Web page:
Security researchers from Netlab – a network threat hunting unit of Chinese cybersecurity giant Qihoo 360 – discovered the first ever malware strain, named Godlua, seen abusing the DNS over HTTPS (DoH) protocol. The Godlua malware is written in Lua to work on Linux Servers. The attackers are using Confluence exploit (CVE-2019-3396) to infect outdated systems, and early samples uploaded on VirusTotal have mislabeled it as a cryptocurrency miner.
Internet Emgineering Task Force’s (IETF) RFC 8484 provides more details of DoH protocol
Social Media Reaction:
DNS over HTTPS is an *AWFUL* hack being necessitated by moronic blocking practices. Now this has been mentioned in the Lords, HMG are going to make DoH illegal int he UK, aren't they? pic.twitter.com/B0zbHRcXLC
— Benjamin Lewis (@tc1415) May 15, 2019
Anthony Chadd, SVP, Global Sales at Neustar:
“Whether using common methods such as amplification or flooding, the DNS is often at the heart of a variety of DDoS attacks. With some of the largest attacks on record aimed at DNS, it was only ever going to be a matter of time before malicious actors found ways to abuse the new HTTPS protocol. For organisations, the stakes are simple, yet high: no functioning DNS, no website or internet presence.
With hackers deploying a variety of methods to ensure communication between bots and webservers, it’s essential that businesses are taking a pro-active approach to installing a Web Application Firewall (WAF) – a crucial technique for preventing bot-based volumetric DDoS attacks, including threats that target the application layer.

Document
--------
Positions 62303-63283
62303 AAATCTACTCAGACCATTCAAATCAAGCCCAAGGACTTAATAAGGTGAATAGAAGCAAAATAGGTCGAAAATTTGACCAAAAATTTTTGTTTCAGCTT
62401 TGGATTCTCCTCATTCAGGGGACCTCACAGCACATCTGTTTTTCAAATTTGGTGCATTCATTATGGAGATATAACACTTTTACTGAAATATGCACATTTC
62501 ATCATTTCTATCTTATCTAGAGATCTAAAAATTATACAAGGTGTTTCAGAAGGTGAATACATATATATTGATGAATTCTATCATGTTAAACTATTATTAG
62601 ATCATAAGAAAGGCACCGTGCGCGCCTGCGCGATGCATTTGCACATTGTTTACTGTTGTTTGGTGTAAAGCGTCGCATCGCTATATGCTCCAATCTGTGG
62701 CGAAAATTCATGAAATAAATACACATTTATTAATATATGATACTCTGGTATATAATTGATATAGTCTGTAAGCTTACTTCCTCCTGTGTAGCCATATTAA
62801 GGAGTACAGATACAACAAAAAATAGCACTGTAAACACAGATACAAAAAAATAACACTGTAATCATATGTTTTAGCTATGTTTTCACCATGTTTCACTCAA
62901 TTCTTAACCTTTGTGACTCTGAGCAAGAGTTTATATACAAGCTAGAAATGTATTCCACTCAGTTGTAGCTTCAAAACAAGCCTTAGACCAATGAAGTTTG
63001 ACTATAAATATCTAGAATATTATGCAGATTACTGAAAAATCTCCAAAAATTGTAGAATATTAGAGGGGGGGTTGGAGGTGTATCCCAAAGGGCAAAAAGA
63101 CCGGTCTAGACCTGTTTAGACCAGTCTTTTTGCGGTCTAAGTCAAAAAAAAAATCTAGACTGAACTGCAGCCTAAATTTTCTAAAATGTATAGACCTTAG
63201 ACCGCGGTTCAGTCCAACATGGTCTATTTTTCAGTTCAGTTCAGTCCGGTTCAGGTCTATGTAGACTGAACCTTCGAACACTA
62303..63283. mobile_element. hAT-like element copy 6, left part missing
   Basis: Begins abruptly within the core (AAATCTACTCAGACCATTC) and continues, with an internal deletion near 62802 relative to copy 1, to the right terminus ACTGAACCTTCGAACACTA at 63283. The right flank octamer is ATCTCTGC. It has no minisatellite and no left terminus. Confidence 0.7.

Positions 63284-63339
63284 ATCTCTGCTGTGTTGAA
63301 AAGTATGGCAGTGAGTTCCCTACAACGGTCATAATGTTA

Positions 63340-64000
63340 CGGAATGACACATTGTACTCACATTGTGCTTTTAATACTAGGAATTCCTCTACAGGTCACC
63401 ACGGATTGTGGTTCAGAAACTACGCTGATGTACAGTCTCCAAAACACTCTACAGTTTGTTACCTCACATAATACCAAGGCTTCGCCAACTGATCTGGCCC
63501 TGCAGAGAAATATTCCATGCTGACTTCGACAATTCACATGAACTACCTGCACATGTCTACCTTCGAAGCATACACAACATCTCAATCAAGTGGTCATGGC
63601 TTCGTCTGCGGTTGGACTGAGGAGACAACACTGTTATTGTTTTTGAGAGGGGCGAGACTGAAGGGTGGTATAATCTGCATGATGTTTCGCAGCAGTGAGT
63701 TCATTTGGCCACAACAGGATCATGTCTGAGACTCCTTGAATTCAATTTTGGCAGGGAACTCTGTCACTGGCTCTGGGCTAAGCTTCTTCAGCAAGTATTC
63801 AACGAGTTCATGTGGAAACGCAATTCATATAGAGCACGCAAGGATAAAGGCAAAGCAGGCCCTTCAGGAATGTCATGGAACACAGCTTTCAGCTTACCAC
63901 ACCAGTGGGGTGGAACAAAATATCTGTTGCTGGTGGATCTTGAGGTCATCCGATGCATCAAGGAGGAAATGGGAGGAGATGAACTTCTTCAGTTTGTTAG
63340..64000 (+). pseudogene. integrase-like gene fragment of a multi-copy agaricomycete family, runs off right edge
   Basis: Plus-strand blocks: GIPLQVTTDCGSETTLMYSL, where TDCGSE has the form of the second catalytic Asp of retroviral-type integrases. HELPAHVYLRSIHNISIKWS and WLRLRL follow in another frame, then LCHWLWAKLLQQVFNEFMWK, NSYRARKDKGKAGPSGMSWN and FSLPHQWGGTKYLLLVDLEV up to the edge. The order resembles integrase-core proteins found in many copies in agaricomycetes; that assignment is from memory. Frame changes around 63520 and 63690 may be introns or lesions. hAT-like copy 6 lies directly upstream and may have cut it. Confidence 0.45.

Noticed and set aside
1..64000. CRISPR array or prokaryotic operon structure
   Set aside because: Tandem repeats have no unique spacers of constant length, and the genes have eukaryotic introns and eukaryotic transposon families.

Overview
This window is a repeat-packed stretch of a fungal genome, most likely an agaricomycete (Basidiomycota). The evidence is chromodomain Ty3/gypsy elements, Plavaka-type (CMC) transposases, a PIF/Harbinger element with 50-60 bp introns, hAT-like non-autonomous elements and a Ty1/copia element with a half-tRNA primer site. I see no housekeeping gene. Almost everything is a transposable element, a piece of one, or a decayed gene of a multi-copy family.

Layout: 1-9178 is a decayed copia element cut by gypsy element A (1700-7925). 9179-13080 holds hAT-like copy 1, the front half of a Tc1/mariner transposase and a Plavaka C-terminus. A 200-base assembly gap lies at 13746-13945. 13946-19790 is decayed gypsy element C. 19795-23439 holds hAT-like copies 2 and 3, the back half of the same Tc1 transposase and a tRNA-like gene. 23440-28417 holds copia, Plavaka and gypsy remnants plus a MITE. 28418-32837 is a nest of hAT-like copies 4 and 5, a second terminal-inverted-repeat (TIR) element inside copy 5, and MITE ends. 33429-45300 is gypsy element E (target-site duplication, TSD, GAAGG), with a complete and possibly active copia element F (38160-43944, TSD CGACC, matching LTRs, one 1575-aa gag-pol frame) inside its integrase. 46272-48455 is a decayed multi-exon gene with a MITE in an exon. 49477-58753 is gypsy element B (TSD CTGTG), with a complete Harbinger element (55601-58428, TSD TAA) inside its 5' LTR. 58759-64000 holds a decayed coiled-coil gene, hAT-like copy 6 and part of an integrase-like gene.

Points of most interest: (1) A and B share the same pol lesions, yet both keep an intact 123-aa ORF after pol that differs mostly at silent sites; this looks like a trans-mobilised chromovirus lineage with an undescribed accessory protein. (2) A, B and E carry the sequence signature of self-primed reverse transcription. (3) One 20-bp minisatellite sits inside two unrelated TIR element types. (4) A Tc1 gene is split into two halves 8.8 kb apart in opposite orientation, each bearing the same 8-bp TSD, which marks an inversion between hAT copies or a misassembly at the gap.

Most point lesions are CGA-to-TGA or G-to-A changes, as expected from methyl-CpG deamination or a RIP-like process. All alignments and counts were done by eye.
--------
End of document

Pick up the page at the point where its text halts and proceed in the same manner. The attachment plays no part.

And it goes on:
Thanks to constantly increasing connectivity, the ability for bots to cause chaos at great scale have risen dramatically, and as such, 75% of organisations surveyed by the Neustar International Security Council (NISC) reported concerns over bot traffic posing a threat to data security. As the threat landscape continues to change, so should the detection and protection measures businesses are putting in place. It may be DNS over HTTPS today, but there is every potential that it will be DNS over something else tomorrow, and that’s what organisations need to prepare for.”